Background Patients referred to specialised palliative care are troubled by symptoms/problems, but more knowledge is needed on the level and frequency of symptoms/problems. It is also uncertain how gender, age and cancer diagnosis, respectively, are associated with symptoms/problems.
Aims To describe symptoms/problems in patients with cancer at the start of specialised palliative care, and to study how age, gender and cancer diagnosis were associated with symptoms/problems.
Design A register-based study including data from the Danish Palliative Care Database.
Setting/Participants Patients with cancer who reported their symptoms/problems using the European Organisation for Research and Treatment of Cancer Quality of Life Questionaire-Core-15-Palliative Care (EORTC QLQ-C15-PAL) at the start of specialised palliative care were included. Ordinal logistic regression was performed to test if gender, age and cancer diagnosis were associated with each symptom/problem.
Results 31 771 patients with cancer were included in the study. The most prevalent and severe symptoms/problems were pain, appetite loss, fatigue, poor physical function and poor quality of life. Gender, age and cancer diagnosis were significantly associated with most symptoms/problems. The strongest associations between symptoms/problems and gender and age, respectively, were increased risk of nausea in women, as well as increased risk of poor physical function and reduced risk of sleeplessness and pain with increasing age. Patients with brain/central nervous system cancer had the lowest risk of symptoms but the highest risk of poor physical function.
Conclusion At the start of specialised palliative care, patients with cancer experience severe levels of symptoms, poor physical function and poor quality of life. Age, gender and diagnosis were significantly associated with most symptoms/problems, but the strength and direction of the associations differed across symptoms/problems.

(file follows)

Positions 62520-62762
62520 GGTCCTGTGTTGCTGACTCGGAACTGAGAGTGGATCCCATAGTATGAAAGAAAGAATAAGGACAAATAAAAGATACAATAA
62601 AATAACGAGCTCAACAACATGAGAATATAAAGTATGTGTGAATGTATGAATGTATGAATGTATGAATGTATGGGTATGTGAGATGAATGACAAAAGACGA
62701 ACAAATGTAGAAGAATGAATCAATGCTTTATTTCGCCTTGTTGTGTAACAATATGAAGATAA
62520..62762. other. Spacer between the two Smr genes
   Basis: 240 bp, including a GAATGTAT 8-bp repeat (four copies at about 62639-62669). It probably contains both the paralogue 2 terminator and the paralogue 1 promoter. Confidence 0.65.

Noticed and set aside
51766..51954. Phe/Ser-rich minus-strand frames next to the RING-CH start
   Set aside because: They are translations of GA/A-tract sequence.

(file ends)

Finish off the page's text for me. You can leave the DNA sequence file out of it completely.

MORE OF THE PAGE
- ‘signs and symptoms’
- ‘quality of life’
- ‘palliative care’
- ‘symptom assessment’
- ‘needs assessment’ and ‘neoplasms’
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Contributors All authors made substantial contributions to the design, analysis of data and critical revision, and approved the publication, participating sufficiently to take responsibility for the content of this article.
Funding This work was supported by the Department of Public Health at the University of Copenhagen, the Danish Cancer Society (grant number R94-A5634-14-S9), and the Clinical Quality Programme of the Regions of Denmark (grant number: RKKP-0031/q/01).
Competing interests None declared.
Patient consent for publication Not required.
Ethics approval This study was based only on registers from the Danish Palliative Care Database; therefore, it had no impact on any individual care and did not require ethics committee approval according to Danish law. The study was conducted following approval from the Danish Data Protection Agency (j.nr.: 2007-58-0015/local j.nr. BFH-2014-033 I-Suite no. 02953).
Provenance and peer review Not commissioned; externally peer reviewed.
Data availability statement The data used in this study are available through the Danish Palliative Care Database. Restrictions apply to the availability of these data.
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